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Neurodiversity in the Workplace: Benefits for Employers

Workplaces that are embracing neurodiveristy are reaping the rewards of hiring neurodiverse employees. With talent shortages being reported in every industry, there's no better time to include neurodiversity within your DEI strategy.

1 Sep 2022 | 6 min read

Businesses focusing on increasing and facilitating neurodiversity in the workplace are reaping the rewards and benefits.

There’s a reason why many of the world’s biggest companies, including Microsoft, SAP, and Ford, have begun investing in neurodiversity programmes as part of their diversity, equity, and inclusion (DEI) strategies. Workplaces that “make an extra effort to recruit, retain, and nurture neurodivergent workers can gain a competitive edge from increased diversity in skills, ways of thinking, and approaches to problem-solving,” says Deloitte Insights

Many people with autism, ADHD, learning disorders such as dyslexia, and other conditions under the neurodiversity umbrella have “higher-than-average abilities” in many areas, according to HBR. “Research shows that some conditions, including autism and dyslexia, can bestow special skills in pattern recognition, memory, or mathematics.” 

There’s no better time to embrace neurodiversity in the workplace. With talent shortages being reported in every industry, BetterUp notes that “employers would benefit from turning their attention to the advantages of neurodiversity in the workplace”.

Do bear in mind, however, that, as with all diverse employees, it’s important to avoid stereotyping neurodiverse employees or categorising people into certain skill sets based on their diagnosis - let them show you where their individual skills lie.


Innovative thinking and approaches to problem-solving

Every workplace could benefit from a greater diversity of opinions. Neurodivergent employees can bring “different and valuable ways of thinking and problem-solving that could lead to innovative solutions and give companies a competitive advantage,” according to Deloitte Insights. 

“Abilities such as visual thinking, attention to detail, pattern recognition, visual memory, and creative thinking can help illuminate ideas or opportunities teams might otherwise have missed.”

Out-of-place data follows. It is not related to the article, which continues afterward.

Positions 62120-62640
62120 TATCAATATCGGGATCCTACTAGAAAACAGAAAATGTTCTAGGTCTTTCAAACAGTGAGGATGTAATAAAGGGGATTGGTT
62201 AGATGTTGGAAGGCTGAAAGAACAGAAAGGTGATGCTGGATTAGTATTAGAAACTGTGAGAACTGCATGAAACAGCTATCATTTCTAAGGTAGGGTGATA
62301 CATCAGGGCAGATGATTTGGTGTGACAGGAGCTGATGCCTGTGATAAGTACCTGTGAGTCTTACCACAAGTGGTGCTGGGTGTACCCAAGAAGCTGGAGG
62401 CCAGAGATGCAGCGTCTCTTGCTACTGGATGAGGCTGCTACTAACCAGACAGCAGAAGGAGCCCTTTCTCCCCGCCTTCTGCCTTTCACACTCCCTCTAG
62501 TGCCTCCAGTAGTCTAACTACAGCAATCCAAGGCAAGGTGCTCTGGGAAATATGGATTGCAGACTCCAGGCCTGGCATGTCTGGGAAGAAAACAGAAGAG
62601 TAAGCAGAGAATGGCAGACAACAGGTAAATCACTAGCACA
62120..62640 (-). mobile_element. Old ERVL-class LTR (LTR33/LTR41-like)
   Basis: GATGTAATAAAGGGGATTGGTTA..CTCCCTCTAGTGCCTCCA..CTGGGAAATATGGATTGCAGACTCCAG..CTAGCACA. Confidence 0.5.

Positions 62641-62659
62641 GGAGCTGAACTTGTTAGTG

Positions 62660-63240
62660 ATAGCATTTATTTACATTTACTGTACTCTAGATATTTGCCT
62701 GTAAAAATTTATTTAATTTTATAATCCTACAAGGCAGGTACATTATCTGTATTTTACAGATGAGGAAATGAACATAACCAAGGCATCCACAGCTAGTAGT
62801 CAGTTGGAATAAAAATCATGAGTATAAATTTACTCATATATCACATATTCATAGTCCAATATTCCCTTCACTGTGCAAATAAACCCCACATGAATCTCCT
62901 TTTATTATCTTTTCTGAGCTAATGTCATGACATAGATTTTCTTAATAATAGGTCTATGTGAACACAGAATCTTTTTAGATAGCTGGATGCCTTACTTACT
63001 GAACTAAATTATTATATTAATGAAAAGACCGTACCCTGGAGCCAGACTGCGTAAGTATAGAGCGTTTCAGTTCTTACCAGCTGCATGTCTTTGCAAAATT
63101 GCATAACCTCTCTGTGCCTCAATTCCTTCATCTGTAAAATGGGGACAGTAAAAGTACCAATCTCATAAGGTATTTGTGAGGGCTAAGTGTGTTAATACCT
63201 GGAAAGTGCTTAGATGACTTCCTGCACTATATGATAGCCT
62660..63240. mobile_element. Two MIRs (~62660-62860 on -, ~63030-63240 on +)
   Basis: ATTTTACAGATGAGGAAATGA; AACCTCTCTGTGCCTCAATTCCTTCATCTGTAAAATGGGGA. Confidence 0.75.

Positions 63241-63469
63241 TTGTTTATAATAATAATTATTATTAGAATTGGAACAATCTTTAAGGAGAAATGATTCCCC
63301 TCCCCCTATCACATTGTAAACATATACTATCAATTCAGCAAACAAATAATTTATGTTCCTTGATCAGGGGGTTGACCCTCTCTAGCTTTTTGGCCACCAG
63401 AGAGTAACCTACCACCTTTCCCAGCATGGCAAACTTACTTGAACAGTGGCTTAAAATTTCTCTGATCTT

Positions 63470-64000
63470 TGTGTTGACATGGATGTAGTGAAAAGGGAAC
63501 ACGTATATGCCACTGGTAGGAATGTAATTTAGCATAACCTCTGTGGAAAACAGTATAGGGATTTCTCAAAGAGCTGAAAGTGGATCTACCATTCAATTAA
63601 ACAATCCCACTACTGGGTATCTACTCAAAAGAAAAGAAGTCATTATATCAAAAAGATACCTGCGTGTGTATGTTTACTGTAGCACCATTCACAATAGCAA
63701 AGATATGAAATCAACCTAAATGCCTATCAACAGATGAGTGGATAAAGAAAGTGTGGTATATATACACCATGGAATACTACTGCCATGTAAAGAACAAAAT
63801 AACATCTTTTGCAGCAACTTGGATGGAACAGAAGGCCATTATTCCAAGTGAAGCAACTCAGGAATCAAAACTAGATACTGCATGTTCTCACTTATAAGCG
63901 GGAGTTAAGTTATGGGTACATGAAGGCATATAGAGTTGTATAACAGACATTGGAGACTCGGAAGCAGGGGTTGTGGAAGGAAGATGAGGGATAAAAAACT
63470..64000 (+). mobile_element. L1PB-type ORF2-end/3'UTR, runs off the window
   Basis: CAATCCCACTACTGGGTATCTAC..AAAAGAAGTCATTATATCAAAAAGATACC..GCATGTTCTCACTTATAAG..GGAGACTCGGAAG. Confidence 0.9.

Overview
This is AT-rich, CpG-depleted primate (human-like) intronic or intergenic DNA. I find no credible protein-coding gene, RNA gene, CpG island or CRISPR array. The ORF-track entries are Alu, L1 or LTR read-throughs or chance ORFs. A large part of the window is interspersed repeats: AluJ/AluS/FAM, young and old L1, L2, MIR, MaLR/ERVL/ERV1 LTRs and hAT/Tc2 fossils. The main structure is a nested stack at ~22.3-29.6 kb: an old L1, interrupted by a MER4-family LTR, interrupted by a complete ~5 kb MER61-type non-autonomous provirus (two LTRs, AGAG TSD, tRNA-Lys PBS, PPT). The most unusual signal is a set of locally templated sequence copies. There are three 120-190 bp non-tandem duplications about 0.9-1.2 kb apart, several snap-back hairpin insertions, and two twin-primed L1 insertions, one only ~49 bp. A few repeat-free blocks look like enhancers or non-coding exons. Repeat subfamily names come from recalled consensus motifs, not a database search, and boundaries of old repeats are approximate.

HBR agrees. “Because neurodiverse people are wired differently from ‘neurotypical’ people, they may bring new perspectives to a company’s efforts to create or recognise value.” 


Increased productivity and efficiency gains

“Research suggests that teams with neurodivergent professionals in some roles can be 30% more productive than those without them,” says Deloitte Insights. 

This is backed up by EY, which found that “processes that took two to three hours were reduced to just two minutes, thanks to programming by members of their neurodiverse workforce,” according to BetterUp. 

“These employees were able to see inefficiencies that neurotypical employees had either become used to or had never even noticed.”

JPMorgan Chase saw similar increases in efficiency, finding that neurodivergent employees in certain tech roles could be up to 140 percent more productive than neurotypical colleagues, reports People Management.


Enhanced employee engagement and retention

Improving the workplace for neurodiverse employees can improve the workplace for everyone, improving employee engagement and retention - especially crucial for companies struggling with talent shortages due to the Great Resignation.

“Developing policies that support the well-being of any employee supports all employees,” says BetterUp. “When you support neurodiversity at work, you make it easier for everyone to ask for the support they need.”

In fact, research from HBR found that “managers have begun thinking more deeply about leveraging the talents of all employees through greater sensitivity to individual needs.” 

Similarly, accommodations that workplaces are making for neurodiverse employees can also benefit neurotypical employees, found EY, including setting clearer expectations, giving more explicit feedback, and providing consistent communication. 


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